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  Thomas R. Dallmeyer

Born in Hampstead, England in May 1859, Thomas Rudolphus Dallmeyer was the second son of famed optician and lensmaker John Henry Dallmeyer and Hannah Ross Dallmeyer. His grandfather was the celebrated British optician Andrew Ross. After completing his studies at London's King's College, Mr. Dallmeyer began working as a grinder at his father's lens factory. As John Henry Dallmeyer's health precipitously declined during the early 1880s, his eldest surviving son assumed control of his father's business. In 1886, he married Fanny Julia Thomas, and they became the parents of two daughters, born in 1887 and 1889.

Throughout his impressive career, Mr. Dallmeyer designed several types of photographic lenses with his specialty area being telephotography. He is credited with developing the first telephoto lens, which he patented in 1891. His encyclopedic knowledge and ability to explain the telephoto image processes to the layperson is readily apparent in his treatise, simply titled Telephotography. Mr. Dallmeyer collaborated with J. S. Bergheim to develop an uncorrected lens for soft-focus photography. For his contributions, particularly in the field of telephotography, the Royal Photographic Society awarded him the prestigious Progress Medal in 1896.

Mr. Dallmeyer also invented several cinematography lenses as well as two types of landscape lenses, the rectilinear and a rapid triple cemented lens. Despite his success in the field of color photography, Mr. Dallmeyer fell short of achieving his goal of inventing a single exposure three-color camera. When Paul Rudolph designed the superior anastigmat lenses for the Zeiss Company of Germany in 1889, Mr. Dallmayer commissioned the Stigmatic design. These lenses were first introduced in 1896, and continued to be manufactured until the 1920s.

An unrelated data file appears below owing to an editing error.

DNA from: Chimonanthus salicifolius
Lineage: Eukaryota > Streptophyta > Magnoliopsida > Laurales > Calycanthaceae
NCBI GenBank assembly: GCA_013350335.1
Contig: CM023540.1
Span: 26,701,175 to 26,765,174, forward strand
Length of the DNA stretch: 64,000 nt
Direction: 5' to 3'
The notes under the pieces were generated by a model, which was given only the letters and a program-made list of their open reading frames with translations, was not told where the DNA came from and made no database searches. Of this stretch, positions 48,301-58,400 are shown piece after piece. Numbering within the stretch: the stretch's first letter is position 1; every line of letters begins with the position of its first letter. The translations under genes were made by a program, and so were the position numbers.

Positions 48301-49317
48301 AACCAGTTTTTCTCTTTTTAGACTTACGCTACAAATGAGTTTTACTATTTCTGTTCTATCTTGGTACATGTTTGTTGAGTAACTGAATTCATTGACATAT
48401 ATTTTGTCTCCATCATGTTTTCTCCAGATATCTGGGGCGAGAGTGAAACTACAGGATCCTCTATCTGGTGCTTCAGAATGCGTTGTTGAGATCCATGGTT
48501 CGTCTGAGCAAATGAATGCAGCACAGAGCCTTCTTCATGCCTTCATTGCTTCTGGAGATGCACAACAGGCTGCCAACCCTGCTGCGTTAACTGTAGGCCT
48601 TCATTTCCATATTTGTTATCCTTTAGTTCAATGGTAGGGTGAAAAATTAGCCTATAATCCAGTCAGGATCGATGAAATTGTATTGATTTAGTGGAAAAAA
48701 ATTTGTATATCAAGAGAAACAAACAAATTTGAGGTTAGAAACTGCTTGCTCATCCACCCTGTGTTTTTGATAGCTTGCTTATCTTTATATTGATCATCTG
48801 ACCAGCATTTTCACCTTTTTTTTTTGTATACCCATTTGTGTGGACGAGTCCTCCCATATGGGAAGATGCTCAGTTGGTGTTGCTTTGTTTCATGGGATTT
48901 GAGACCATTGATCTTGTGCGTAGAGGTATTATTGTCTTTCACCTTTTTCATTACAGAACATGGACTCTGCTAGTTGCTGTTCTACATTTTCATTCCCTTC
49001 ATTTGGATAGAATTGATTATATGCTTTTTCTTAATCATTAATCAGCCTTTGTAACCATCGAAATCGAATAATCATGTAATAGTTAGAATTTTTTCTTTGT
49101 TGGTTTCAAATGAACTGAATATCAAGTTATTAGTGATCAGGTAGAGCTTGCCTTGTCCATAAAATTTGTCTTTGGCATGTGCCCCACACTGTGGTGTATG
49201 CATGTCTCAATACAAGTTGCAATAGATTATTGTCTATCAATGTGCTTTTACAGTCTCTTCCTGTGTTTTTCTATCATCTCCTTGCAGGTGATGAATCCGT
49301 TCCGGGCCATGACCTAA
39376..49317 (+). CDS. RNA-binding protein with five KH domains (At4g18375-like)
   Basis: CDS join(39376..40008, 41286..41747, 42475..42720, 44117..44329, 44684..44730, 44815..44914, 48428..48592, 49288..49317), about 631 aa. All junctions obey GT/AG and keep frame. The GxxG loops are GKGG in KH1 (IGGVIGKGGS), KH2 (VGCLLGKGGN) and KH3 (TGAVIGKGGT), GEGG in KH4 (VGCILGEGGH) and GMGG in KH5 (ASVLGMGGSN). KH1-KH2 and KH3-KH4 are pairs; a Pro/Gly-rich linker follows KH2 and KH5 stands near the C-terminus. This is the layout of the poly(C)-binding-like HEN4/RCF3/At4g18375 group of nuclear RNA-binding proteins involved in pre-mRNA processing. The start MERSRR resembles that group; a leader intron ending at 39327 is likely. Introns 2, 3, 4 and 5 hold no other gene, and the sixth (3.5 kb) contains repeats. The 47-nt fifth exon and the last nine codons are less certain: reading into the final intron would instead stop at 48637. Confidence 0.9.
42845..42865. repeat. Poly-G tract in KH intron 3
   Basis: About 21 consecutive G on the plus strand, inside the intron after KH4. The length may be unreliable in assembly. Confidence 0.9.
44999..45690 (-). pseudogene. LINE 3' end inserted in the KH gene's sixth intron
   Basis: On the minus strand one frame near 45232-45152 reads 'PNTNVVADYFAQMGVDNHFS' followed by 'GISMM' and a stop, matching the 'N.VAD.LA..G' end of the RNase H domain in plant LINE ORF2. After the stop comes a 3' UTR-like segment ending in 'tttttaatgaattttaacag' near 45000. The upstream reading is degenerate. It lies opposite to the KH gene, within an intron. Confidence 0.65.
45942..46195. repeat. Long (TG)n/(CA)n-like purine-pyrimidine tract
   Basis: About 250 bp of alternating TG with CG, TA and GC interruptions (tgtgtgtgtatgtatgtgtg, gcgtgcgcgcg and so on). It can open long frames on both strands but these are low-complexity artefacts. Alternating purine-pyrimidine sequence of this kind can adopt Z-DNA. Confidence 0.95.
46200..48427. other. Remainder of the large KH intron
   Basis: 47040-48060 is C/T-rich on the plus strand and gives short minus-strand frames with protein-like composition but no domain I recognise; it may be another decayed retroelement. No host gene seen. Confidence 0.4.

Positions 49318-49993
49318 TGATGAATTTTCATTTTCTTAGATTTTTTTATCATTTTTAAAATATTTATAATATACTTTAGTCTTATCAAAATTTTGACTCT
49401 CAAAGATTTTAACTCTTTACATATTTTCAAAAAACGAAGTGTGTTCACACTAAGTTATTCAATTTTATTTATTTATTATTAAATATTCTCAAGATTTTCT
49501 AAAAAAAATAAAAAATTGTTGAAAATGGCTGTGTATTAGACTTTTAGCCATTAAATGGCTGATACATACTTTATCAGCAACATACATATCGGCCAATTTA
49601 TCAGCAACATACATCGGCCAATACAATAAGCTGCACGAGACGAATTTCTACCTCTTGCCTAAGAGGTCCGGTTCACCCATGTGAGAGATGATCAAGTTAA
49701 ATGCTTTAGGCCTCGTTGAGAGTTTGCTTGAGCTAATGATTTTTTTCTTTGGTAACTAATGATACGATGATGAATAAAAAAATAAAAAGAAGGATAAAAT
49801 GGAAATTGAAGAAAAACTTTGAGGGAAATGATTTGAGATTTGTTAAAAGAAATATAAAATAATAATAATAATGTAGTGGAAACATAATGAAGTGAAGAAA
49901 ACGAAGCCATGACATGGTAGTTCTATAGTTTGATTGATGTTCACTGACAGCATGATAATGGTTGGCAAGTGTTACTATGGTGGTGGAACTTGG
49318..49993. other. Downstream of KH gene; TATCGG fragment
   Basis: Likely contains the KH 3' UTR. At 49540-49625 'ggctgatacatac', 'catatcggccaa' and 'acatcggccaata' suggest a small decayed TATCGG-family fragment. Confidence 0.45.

Becoming a member of Great Britain's Photographic Society in 1886, Mr. Dallmeyer served as Council member and Vice President before being named its President in 1900. Although Mr. Dallmeyer was a natural choice for the Society's presidency, his woeful lack of diplomacy placed his leadership under constant attack by a growing and quite vocal opposition. He stepped down in 1902, but continued indulging in his passion for telephotography. Never content to rest on his professional laurels, Mr. Dallmeyer doggedly perfected its lens techniques until the end of his life. After a brief illness, 47-year-old Thomas Rudolphus Dallmeyer died on December 25, 1906.

1886 Anthony's Photographic Bulletin, Vol. XVII (New York: E. & H. T. Anthony & Co.), p. 124.
1907 British Journal of Photography, Vol. 54, No. 2435, pp. 10-11.
2008 Encyclopedia of Nineteenth-Century Photography, Vol. I (New York: Routledge/Taylor & Francis Group LLC), p. 376.
1989 A History of the Photographic Lens (San Diego: Academic Press), p. 223.

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2011-11-21 06:16:11

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